Rudy has been a regular attraction on the South Florida club scene since early 1996. The band went through several lineup changes before the current foursome became permanent in December of that same year. The group's roots go back much further, however. Gennet and Goldberg have known each other since the sixth grade and put together their first band, Fart Squad, when both were feeling the first gassy tinglings of puberty. They drifted in and out of each other's bands during their matriculation at North Miami Beach Senior High School and as the years after graduation passed on.
Gennet has enjoyed the most success in recent years, touring as a sideman in the early '90s behind Miami's Saigon Kick and for the past two years, when called upon, with Orlando's Seven Mary Three. (He's on tour with the band through October, taking days off to enable Rudy to make H.O.R.D.E. Festival appearances in West Palm Beach; Charlotte, North Carolina; and Atlanta.) In 1997 he released a CD titled The Dream, credited to the Robbie Gennet Band, with the help of area musicians Groovey (currently guitarist with Company Kane), drummer Eric Larriviere, and Sixo bassist Debbie Duke.
Because of Gennet's semiregular touring schedule, the other members of Rudy keep busy with side projects as well. But, despite their numerous outside collaborations, the four musicians stick together in the freestyle, jam-oriented Rudy, they say, because they've grown tired of chasing the much-ballyhooed recording contract.
"The initial game plan was to have fun," Goldberg explains. "To remember why you started playing your instrument. We'd all been through the whole, 'Let's get a deal, let's get signed, let's bust our ass seven nights a week rehearsing and passing out fliers at all the clubs.' And then everyone comes to the realization after a while that ain't gonna work. You can have a good time, get out there, and do what you want to do, and still attract attention."
Rudy started the attraction process by booking shows without benefit of prior rehearsal. The fledgling band would simply take the stage and improvise. Two songs were often all that were necessary to complete a 45-minute set, Gennet spouting off nonsense lyrics as the chord changes came to him. "We just played, and the songs changed so much from night to night," he recalls. "The songs had a loose-enough structure that we could just jam them out. If you saw us two nights in a row, you'd see two different shows."
After close to 150 such performances -- the group was averaging three a week, while maintaining other musical commitments -- they began to record their shows, listening intently afterward to see what had transpired. Soon, previously impromptu grooves solidified into something the four could repeat. Actual songs developed. That led to the group booking studio time at Associated Audio in Fort Lauderdale earlier this year for the tracking of Booty, which they completed last month. The disc features one melodious composition after another, all cut with the sneaky humor of Gennet's saucy lyrics. References to panties and porn stars abound, as do those devilish piano riffs. Is he afraid of angering anyone in the audience? Hardly. Like most local musicians, Gennet's biggest concern is that South Florida residents just won't care.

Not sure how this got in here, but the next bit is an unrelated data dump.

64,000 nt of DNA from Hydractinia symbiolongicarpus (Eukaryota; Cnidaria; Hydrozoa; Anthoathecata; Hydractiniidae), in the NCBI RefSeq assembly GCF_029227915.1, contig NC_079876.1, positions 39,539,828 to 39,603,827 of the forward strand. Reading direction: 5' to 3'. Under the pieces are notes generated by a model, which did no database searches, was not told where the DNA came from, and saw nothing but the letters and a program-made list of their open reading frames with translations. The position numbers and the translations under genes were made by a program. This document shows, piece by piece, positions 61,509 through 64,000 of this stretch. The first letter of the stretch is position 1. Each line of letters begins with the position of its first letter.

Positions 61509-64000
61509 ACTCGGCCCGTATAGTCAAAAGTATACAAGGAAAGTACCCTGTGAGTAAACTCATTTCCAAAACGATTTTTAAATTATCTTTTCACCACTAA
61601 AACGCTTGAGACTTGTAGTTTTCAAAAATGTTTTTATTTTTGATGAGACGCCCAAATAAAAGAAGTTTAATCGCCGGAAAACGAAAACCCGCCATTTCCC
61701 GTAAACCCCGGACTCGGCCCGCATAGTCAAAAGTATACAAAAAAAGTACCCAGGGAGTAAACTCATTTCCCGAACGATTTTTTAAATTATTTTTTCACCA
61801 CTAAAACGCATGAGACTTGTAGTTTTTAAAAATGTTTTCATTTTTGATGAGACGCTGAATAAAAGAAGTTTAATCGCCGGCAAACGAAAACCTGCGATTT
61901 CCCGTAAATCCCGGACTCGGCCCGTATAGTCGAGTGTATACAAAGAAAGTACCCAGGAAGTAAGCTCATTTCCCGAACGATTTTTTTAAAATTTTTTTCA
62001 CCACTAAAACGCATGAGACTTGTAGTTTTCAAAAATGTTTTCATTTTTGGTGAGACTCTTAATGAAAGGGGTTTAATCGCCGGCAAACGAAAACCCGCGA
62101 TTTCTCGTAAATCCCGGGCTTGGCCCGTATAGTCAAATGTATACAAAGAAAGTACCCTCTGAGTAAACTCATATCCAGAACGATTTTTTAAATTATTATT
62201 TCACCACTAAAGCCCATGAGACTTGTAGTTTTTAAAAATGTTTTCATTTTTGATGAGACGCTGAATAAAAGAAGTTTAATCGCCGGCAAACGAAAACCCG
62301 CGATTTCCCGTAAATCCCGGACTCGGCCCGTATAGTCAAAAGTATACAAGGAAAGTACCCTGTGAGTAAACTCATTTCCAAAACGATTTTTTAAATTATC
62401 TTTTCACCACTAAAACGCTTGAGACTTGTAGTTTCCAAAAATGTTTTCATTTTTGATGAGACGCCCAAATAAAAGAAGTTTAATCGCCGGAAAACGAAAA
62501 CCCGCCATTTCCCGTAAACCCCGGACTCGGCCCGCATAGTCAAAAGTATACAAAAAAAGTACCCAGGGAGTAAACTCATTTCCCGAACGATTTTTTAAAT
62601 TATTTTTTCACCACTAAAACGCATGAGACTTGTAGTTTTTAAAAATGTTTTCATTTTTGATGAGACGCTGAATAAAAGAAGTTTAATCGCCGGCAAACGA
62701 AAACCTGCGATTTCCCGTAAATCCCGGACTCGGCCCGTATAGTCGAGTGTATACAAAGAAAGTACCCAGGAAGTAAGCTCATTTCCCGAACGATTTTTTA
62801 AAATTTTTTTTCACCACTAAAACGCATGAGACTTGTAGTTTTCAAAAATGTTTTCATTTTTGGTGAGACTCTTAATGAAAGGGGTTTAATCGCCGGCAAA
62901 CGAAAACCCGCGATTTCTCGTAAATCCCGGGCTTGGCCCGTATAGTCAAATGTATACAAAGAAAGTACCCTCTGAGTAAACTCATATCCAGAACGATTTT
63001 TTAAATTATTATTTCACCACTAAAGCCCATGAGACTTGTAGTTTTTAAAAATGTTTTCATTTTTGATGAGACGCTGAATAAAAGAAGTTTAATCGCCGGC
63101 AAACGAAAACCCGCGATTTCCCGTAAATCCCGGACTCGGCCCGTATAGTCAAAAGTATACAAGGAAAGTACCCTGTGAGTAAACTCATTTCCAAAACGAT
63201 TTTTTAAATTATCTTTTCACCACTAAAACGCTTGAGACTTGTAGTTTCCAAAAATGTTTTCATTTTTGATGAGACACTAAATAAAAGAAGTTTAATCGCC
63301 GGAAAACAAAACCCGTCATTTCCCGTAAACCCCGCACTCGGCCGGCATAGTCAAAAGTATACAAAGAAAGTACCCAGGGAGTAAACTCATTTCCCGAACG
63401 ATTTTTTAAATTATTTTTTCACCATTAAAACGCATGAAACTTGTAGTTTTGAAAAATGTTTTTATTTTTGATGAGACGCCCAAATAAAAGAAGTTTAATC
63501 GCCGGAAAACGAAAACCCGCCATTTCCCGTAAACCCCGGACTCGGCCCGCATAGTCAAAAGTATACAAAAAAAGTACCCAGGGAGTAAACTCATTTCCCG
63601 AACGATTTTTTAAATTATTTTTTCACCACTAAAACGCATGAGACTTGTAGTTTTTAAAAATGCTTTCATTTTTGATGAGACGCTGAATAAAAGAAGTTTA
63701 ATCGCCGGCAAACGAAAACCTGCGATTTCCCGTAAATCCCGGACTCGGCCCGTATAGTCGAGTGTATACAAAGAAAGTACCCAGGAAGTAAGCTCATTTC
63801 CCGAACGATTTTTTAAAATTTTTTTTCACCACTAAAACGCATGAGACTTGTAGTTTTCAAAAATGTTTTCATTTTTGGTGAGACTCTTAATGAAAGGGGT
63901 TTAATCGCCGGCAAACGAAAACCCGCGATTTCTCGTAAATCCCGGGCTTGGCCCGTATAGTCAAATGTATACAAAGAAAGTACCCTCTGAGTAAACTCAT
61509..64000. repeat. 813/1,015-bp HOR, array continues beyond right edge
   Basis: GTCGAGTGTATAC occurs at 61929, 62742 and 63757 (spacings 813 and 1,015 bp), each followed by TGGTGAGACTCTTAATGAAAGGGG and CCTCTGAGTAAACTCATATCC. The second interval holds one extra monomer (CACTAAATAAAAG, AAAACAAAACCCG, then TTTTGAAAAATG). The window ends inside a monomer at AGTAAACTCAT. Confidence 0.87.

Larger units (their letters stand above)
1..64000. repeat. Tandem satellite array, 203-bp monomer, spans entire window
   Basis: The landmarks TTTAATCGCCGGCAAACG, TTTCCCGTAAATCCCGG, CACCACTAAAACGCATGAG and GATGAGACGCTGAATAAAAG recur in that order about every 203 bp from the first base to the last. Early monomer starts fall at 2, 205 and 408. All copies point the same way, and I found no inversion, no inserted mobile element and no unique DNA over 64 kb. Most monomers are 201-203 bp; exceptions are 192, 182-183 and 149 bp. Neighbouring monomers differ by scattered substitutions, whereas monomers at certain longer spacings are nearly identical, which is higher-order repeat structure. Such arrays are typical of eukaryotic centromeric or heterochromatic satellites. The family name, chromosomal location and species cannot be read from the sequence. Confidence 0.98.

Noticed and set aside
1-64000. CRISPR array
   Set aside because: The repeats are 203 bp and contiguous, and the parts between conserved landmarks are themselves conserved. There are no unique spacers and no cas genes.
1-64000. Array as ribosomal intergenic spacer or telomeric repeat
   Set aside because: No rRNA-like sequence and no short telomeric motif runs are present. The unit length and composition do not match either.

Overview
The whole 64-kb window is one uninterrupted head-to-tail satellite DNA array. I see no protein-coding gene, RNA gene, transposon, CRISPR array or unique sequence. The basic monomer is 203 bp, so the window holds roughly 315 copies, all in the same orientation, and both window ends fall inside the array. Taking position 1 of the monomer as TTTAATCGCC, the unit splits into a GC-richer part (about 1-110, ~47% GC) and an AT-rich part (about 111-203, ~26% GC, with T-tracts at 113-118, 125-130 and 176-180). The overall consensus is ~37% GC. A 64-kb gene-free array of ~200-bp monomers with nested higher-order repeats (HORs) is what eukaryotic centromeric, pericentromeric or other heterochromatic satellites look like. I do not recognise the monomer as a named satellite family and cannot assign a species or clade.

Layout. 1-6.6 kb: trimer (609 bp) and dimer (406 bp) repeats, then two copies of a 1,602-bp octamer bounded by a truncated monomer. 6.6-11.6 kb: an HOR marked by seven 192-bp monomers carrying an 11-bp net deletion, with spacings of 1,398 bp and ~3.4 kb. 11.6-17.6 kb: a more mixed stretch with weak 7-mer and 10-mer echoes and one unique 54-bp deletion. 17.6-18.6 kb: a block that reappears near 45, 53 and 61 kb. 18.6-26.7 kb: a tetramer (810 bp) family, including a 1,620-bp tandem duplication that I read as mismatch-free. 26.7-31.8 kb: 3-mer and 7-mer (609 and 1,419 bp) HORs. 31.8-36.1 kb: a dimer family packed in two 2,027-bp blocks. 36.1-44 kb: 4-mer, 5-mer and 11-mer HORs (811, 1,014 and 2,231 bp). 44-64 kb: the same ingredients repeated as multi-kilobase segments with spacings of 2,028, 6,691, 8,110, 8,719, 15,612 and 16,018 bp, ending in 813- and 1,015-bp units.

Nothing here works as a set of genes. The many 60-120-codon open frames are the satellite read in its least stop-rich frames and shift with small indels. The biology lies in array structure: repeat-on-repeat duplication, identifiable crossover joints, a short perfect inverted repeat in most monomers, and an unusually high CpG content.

"Let's be fair: People aren't listening down here. I dare anybody reading this article to go out, see a local band, and buy one of their CDs. I dare you. I double dare you. We're not playing the H.O.R.D.E. Festival for nothing."
Actually, they are, but money isn't what he's referring to. The band got the slot after entering a competition, sponsored by a tobacco company, earlier this year. That "Band-to-Band Combat" success secured Rudy and 29 other unsigned acts from around the country spots on the festival's Second Stage at 40 venues in the United States. Rudy also landed a track, "Brownies & Lemonade," which appears on Booty, on a CD featuring those 30 bands. (The CDs will be given away to adults age 21 and over at the festival.)
It's unlikely that H.O.R.D.E. audiences will see anyone quite like Rudy, though. "We can't compare ourselves to anybody else but ourselves," Gennet contends, "because we're not even thinking about what else is going on in the scene."
The H.O.R.D.E. Festival takes place Tuesday, August 18, at the Coral Sky Amphitheatre, 601-7 Sansbury's Way, West Palm Beach. Gates open at 3 p.m., and tickets cost $25. Call 561-793-0445. See "Concerts For the Week" for complete concert lineup.